Summer Travel With Pets: What Your Clients Need to Know
Some of your clients will want to bring their pets on their summer getaway, but traveling with pets can be stressful — and potentially dangerous — if they aren't prepared. As a veterinary professional, you're in a unique position to help your clients travel with pets safely. By proactively communicating some key tips and preparing your team to answer your clients' questions, you can help ensure a safe and fun summer for everyone.
Provide a Packing List
Regardless of the mode of transportation, there are some basic must-haves for any pet-inclusive trip. Share the following list with your clients who are planning a vacation or day trip.
- Food and treats. Advise your clients to pack enough of their pet's regular diet and treats for the duration of travel. That way, they won't have to spend vacation time searching for the right food, or have to feed them something different, which can cause gastrointestinal upset.
- Water. Emphasize the importance of bringing plenty of water for the pet — especially if it's hot out — as well as portable water bowls.
- Medications. It can be difficult to refill prescriptions while on the road. Other veterinary practices cannot generally refill prescriptions unless they have done an exam. Advise your clients to refill medications in advance so that they have enough for the whole trip. Remind them to keep medications in the original container with the prescription label attached.
- Vaccine records. Provide a copy of the pet's vaccine history and status, as clients may need to show proof that their pet's vaccines are current for certain transportation methods.
- Medical records. Provide clients with copies of their pet's medical records. This is especially important if the pet has an ongoing medical condition that may require veterinary visits.
- Collar and ID. Discuss the importance of proper identification with your clients. Pets should have identification on them at all times, even if they are microchipped. A collar and tag with contact information will help ensure separated pets are reunited with owners quickly.
- Leashes and poop bags. Your clients will need these for any rest stops along the way.
- Familiar bedding. Everyone loves their own bed. If there's room, encourage clients to bring their pet's bed along. If it's not possible, a blanket or towels with the pet's scent on it will help keep them comfortable.
- Pet first aid kit. Pets can get pad abrasions, burns, and lacerations while on a hiking or camping adventure. Suggest that your clients carry bandaging materials to cover minor injuries until they can get the pet to a veterinary practice. Your team can help clients prepare a first aid kit and demonstrate how to properly apply a bandage to feet and legs.
- Carrier. Pet carriers are an important component of safely traveling with pets. Pets need room to stand up and turn around at a minimum. Provide resources for your clients on where they can obtain the appropriate carrier and recommend that they bring the carrier to the practice so that your team can demonstrate proper use and confirm that it is adequate for the pet.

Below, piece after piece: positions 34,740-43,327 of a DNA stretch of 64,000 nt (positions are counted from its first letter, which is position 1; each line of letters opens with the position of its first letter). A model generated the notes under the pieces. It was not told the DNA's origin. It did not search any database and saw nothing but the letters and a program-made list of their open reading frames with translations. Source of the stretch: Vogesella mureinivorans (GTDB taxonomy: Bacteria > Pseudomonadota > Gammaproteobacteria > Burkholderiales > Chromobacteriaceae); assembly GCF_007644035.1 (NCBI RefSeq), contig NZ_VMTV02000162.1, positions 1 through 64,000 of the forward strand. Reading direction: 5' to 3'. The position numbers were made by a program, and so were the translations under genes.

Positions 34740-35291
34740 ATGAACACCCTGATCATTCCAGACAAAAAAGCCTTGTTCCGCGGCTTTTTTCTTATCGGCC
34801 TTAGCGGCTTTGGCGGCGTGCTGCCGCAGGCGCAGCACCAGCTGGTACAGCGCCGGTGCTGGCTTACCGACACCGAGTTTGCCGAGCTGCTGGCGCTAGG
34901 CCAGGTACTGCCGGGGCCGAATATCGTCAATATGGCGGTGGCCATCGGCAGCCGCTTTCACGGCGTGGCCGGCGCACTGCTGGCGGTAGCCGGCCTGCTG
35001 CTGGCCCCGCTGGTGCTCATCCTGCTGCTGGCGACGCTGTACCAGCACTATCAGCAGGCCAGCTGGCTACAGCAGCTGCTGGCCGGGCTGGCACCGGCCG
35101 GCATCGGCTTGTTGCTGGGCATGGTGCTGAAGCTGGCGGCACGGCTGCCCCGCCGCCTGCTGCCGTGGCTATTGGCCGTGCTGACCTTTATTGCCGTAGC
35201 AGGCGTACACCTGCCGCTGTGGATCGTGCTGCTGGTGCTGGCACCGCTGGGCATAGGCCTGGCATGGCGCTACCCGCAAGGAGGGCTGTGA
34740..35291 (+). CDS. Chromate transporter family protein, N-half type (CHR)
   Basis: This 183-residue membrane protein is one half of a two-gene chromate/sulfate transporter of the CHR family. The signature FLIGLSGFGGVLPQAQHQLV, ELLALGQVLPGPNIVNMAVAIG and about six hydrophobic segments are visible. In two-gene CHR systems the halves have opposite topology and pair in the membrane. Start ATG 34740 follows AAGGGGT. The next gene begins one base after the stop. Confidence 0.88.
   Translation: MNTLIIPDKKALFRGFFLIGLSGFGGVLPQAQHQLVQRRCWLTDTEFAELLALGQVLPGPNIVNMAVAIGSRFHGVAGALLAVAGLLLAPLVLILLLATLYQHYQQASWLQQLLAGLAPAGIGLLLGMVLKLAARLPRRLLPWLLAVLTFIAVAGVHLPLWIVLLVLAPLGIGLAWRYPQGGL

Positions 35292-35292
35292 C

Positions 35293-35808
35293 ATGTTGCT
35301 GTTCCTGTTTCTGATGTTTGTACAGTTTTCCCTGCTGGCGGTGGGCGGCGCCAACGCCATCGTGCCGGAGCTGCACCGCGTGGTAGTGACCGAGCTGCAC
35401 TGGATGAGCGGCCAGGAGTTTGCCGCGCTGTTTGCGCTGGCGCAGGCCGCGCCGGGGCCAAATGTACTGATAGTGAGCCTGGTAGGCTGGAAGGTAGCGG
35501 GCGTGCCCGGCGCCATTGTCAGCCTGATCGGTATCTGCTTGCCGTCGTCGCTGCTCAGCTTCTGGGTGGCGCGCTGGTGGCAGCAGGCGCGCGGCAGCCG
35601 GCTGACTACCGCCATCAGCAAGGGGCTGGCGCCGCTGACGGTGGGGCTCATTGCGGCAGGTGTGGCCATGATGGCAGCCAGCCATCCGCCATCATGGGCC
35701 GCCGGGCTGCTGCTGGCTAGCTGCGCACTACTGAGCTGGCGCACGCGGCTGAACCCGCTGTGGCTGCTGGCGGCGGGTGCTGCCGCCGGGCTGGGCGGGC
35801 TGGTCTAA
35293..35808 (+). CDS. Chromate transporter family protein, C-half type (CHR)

Offer Tips on Driving, Flying, or Boating With Pets
Explain to clients that pets should not be allowed loose in a vehicle — especially cats, birds, and reptiles. And no pet should be left alone in a car.
If a client is traveling by air, advise them to contact their air carrier well in advance about specific pet requirements. Virtually all will require an exam and a health certificate to fly with a pet. These are specific to the destination, so the client will need to determine when the exam should be done and what vaccinations and anti-parasiticides may be required.
Make sure your team is aware of the different certificate requirements ahead of peak travel season and that your scheduling allows for these appointments. Clients may also need a health certificate to drive through border crossings. Let them know that if they're traveling outside of the United States, they'll need to check if any quarantine periods will be imposed when they arrive at their destination.
Airlines will also have requirements on the type and size of carrier. Many pets, especially those who do not fit under the seat in the main cabin, will be in the carrier for the duration of the trip without the benefit of potty or exercise breaks. Advise your clients that in these instances, the less time in the air and on the tarmac, the better.
If boating or waterways are on the itinerary, provide clients resources for finding and using a properly fitted pet life jacket.
Create Communication Materials
Share these travel tips with clients by training your team, providing verbal information during exams, and distributing written resources. Be sure your staff is prepared to answer all pet travel questions by involving them in the process of crafting communication materials. Newsletters, website resources, and social media posts are all great avenues to share information on pet travel safety.
Traveling with pets can be fun as long as proper preparations are made. However, if your clients prefer to leave their pets at home with a sitter, encourage them to leave emergency instructions with your practice contact information and written authorization for treatment in case it's necessary. Helping your clients take the necessary steps to include their pet in summer travel will ensure everyone comes back from the getaway healthy and happy.